Math Puzzle...

Math Puzzle...

How do you evaluate this function:

LIMIT (0, F(x), 120)

I know the answer. I just want to see what other people think. ...Jim Thompson

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| James E.Thompson                                 |    mens     | 
| Analog Innovations                               |     et      | 
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Reply to
Jim Thompson
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Since when is some random SPICE thing math? ;)

Software is entirely arbitrary, so if one hasn't used it before, HCLIU.

Cheers

Phil Hobbs

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Dr Philip C D Hobbs 
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Reply to
Phil Hobbs

What it says. It clamps.

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Note that VA and VB are identical.

I wonder if equations are pre-compiled or interpreted. They do slow things down.

Reply to
John Larkin

Whats F(x) ;)

If it's = x, then the limit as x goes from 0 to 120 is 120. I gather that this is what is implied by the equation.

But I could be wrong. I'm used to seeing more defined functons eg; f(x)=4x^2+3x+2

Cheers

Reply to
Martin Riddle

That's what I said. I'm trying to figure out how you felt that calculates average power.

...Jim Thompson

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| James E.Thompson                                 |    mens     | 
| Analog Innovations                               |     et      | 
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Reply to
Jim Thompson

looks like a bug.

having never encountered it in detail before I'd expect limit(a,b,c) to do ac : c else : a so LIMIT (0, F(x), 120) F(X) > 0 : F(x) else : 0

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Reply to
Jasen Betts

If 0 < F(x) < 120 : F(x)

If F(x) < 0 : 0

If F(x) > 120 : 120

How Larkin parleyed that into calculating average power I have no clue. ...Jim Thompson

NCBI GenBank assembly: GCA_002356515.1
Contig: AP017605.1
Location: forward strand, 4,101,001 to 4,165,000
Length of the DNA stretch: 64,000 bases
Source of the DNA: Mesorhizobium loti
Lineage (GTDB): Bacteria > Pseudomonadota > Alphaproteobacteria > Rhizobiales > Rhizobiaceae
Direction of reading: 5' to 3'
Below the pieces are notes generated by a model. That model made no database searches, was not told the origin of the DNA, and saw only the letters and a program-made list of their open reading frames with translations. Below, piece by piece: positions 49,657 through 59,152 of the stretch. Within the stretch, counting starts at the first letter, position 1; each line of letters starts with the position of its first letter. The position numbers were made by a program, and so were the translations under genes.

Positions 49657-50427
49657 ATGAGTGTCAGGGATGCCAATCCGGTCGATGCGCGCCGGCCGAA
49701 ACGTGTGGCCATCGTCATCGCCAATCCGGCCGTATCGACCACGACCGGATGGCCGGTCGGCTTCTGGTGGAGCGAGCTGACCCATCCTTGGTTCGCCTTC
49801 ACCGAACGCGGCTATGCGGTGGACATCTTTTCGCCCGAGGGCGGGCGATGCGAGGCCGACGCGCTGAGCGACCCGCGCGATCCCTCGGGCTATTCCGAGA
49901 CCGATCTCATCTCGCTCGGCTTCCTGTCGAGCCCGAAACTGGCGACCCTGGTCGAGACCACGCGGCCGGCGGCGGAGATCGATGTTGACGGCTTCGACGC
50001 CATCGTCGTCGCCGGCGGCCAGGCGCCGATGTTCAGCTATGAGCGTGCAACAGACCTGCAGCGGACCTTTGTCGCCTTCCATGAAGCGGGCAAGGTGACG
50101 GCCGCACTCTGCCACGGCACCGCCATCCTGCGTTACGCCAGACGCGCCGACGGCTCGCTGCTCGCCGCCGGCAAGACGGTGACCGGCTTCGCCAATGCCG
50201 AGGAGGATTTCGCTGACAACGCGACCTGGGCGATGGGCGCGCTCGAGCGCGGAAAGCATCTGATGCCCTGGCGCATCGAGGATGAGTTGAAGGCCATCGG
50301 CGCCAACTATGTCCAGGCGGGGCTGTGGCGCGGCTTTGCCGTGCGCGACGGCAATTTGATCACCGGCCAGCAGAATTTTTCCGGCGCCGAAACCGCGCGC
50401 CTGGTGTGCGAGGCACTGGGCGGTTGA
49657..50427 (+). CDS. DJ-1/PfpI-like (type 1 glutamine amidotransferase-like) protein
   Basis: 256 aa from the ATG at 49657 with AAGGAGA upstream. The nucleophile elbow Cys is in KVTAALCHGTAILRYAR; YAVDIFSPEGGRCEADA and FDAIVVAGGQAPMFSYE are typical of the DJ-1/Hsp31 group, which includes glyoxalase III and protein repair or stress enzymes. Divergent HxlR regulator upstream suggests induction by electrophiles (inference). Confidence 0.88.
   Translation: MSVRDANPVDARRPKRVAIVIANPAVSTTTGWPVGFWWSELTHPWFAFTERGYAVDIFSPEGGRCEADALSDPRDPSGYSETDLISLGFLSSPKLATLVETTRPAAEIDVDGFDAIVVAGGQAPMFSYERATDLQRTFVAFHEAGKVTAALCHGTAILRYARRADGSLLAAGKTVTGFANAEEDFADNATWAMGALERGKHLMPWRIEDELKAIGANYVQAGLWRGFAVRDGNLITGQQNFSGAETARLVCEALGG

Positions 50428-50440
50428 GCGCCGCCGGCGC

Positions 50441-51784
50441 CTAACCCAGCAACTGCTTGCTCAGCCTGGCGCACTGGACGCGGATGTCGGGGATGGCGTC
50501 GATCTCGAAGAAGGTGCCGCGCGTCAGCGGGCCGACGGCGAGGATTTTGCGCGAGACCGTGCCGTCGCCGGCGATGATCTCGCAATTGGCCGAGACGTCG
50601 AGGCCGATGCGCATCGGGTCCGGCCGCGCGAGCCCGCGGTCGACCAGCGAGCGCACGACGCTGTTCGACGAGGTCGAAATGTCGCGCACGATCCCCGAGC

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| James E.Thompson                                 |    mens     | 
| Analog Innovations                               |     et      | 
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Reply to
Jim Thompson

Where did you say that? Not in this thread. You just did your usual content-free dancing around.

I'm trying to figure out how you felt that

I calculated realtime efficiency as a graphable voltage, 100 * Pout/Pin, then clamped the result to between 0 and 100 (or in another situation, 0 and 120 just to see the overshoot). The clamp is there because sometimes I'd get absurd picosecond startup transient spikes, like -14 teravolts, division by zero sorts of things, which would blow through my lowpass filter. LT Spice would scale all the voltage graphs accordingly.

Adding 1 milliwatt to Pin fixed the math excursion, but LIMIT is better. LIMIT is interesting, the "intermediate value" function. It's easy to remember because you can enter the three arguments in any order.

Iout and Iin were lowpass filtered to make the current and power values realistic and reasonably graphable. The efficiency result was filtered a bit too, to get smooth graph lines. All that adds a little time lag, not important to me. I could use higher order filters if the lag bothers me, but it would clutter up my schematic.

You got a problem with any of that?

Reply to
John Larkin

In LT Spice, LIMIT (x,y,z) returns the intermediate, "middle" value of the three args. They can be placed in any order. If two are constants and one is F, it returns F clamped to the limits declared by the two constants. It's handy to keep values from getting crazy, which they sometimes do in Spice.

Reply to
John Larkin

Yeah, that seems to happen a lot lately, the part about having no clue. Most people would ask for clarification; not you.

Reply to
John Larkin

well: that's what the docuentation which I could find said would happen.

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apparently limit really computes the median of it's three inputs and returns that.